The first time I got to see Cup cars live was during qualifying for the 1976 Nashville 420. My first Cup race to attend was naturally at Nashville - the 1978 Music City 420. During the second half of the 1970s, I was a bigger fan of the local favorites such as Steve Spencer, Alton Jones, Sterling Marlin, Mike Alexander, Tony Cunningham, P.B. Crowell III, etc. than I was of the Cup series. After leaving for college, however, I found it harder to keep up with the local guys and really went all-in as a Cup fan.
The original ownership group sold to another in the late 70s, and the track was renamed Nashville International Raceway. California real estate developer and racing outsider Warner Hodgon bought into the ownership group (as well as stakes in Bristol and North Wilkesboro), and 'International' was dropped from the track's name. Yet then (and now) I always just referred to the track as 'the fairgrounds'.
After being known as the Music City USA 420 through the 1970s, the spring race took a title sponsor coinciding with the ownership change. In 1984, the race was branded as the Coors 420 - though a car with Po' Folks restaurant was featured on the program. Go figure. (One of the local guys was sponsored by Po' Folks ... I think.)
In 1982, Junior Johnson announced two sport-shaking deals. One, he announced Hodgdon was investing in his team. Also, he planned to expand his operation to a two-car team in 1984. Outside investors and multi-car teams in NASCAR were both rarities up to that point. Generally speaking, the second car was way off the primary car.
Darrell Waltrip was already on board with Junior's championship winning #11 team. Neil Bonnett joined him in 1984 in a matching Chevrolet after spending a transition year in 1983 with Rahmoc Racing and 'sponsorship' by Hodgdon. Both cars were sponsored by Budweiser and Kentucky Fried Chicken, and the team was quickly dubbed Double Thunder.
Yet - they were quick. On short tracks where Junior's cars historically had run well, they raced even better with DW and Neil behind the wheel.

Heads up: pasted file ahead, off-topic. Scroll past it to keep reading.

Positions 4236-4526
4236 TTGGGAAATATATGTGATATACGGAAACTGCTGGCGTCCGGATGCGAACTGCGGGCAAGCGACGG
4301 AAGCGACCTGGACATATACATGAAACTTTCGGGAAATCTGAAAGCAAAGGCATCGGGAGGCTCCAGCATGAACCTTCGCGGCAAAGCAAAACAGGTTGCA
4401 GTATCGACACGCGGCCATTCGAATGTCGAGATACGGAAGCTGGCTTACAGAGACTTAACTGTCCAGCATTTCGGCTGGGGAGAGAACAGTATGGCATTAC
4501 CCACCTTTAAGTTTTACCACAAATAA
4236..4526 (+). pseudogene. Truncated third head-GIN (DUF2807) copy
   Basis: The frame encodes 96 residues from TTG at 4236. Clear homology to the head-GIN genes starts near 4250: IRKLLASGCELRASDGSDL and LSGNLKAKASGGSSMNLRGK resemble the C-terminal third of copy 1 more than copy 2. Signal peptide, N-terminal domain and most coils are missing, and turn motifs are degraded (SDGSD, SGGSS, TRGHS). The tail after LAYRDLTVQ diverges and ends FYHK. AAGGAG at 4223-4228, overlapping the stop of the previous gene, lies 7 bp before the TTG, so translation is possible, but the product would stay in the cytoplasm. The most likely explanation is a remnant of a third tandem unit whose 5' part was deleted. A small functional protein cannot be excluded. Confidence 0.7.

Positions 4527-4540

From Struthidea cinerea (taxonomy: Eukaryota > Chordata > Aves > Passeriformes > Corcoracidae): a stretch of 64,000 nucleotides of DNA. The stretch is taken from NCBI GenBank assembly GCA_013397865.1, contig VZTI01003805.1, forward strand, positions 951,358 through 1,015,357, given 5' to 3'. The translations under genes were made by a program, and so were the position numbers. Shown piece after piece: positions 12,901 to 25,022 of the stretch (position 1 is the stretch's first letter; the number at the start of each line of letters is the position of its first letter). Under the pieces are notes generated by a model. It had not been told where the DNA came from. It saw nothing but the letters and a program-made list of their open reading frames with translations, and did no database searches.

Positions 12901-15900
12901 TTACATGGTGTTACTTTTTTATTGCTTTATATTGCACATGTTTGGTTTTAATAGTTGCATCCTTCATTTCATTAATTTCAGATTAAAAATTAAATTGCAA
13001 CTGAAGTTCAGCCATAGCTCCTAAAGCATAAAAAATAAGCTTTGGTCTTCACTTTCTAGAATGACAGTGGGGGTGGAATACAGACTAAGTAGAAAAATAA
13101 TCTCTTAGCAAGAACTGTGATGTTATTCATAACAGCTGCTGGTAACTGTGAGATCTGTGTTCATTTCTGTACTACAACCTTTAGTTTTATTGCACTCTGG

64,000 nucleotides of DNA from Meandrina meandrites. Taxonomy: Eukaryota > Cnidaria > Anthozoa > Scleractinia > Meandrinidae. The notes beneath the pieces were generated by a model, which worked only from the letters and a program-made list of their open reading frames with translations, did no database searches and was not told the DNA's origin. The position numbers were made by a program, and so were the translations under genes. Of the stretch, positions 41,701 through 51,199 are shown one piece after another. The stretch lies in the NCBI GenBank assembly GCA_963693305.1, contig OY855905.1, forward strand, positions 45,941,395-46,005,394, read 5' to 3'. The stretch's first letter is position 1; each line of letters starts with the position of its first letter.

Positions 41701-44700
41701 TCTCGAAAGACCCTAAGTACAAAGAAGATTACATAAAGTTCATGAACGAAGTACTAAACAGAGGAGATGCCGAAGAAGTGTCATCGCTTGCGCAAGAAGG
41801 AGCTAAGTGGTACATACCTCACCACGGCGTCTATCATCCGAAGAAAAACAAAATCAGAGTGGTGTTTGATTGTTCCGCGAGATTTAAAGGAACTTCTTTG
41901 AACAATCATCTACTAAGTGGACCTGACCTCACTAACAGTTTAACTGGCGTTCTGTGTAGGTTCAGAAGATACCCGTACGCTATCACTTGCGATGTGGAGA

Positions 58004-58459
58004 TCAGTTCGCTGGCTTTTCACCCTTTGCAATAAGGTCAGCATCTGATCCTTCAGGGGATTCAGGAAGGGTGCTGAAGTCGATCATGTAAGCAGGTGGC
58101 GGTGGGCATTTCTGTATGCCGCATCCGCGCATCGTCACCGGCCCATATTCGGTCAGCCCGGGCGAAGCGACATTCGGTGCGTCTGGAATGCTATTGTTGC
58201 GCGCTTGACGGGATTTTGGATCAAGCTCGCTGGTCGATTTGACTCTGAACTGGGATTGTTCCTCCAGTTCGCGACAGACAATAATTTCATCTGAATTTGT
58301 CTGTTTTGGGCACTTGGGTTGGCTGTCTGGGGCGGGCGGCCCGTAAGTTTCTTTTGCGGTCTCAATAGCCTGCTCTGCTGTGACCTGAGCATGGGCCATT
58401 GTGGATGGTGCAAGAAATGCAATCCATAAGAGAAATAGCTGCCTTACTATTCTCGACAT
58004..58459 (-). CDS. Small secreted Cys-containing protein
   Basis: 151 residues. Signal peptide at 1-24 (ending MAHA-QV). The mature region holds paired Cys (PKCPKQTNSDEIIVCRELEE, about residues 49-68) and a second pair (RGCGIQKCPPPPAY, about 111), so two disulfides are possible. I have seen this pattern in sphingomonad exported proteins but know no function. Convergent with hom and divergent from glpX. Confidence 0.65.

As the Winston Cup series rolled into Music City for the 10th race of the 1984 season, Waltrip was ready to race with a high level of confidence.
- He was a two-time late model champion at the track in 1970 and 1973.
- Waltrip earned his first Cup win at the track in 1975.
- The 11 team was the defending champion of the race having won the Marty Robbins 420 a year earlier.
- DW had two wins and eight Top 10s in the first 9 races of the year.
Bonnett qualified 15th, about mid-pack, but a quick, single-lap wasn't his measurement of greatness for the weekend. Two weeks earlier, he wheel-hopped the curb at Martinsville. Doing so caused his steering wheel to spin quickly to the right - so quickly that he didn't have a chance to loosen his grip. The spin snapped Bonnett's wrist and dislocated his thumb. He incredibly popped his thumb back into place while at speed, and finished the race in fifth place. Only after returning home to Alabama was he able to have the bones set and a cast applied. The awkwardness of the cast and persistent pain when racing were challenges he had to face, yet Neil did not miss a start.
When the green flag flew on Saturday May 12, Neil spent the first 20 percent of the race working himself methodically towards the front. He finally went to the point on lap 87 and led sizable chunks of laps throughout the race. When the night was done, he'd led 320 of the 420 laps - with a broken, throbbing right wrist.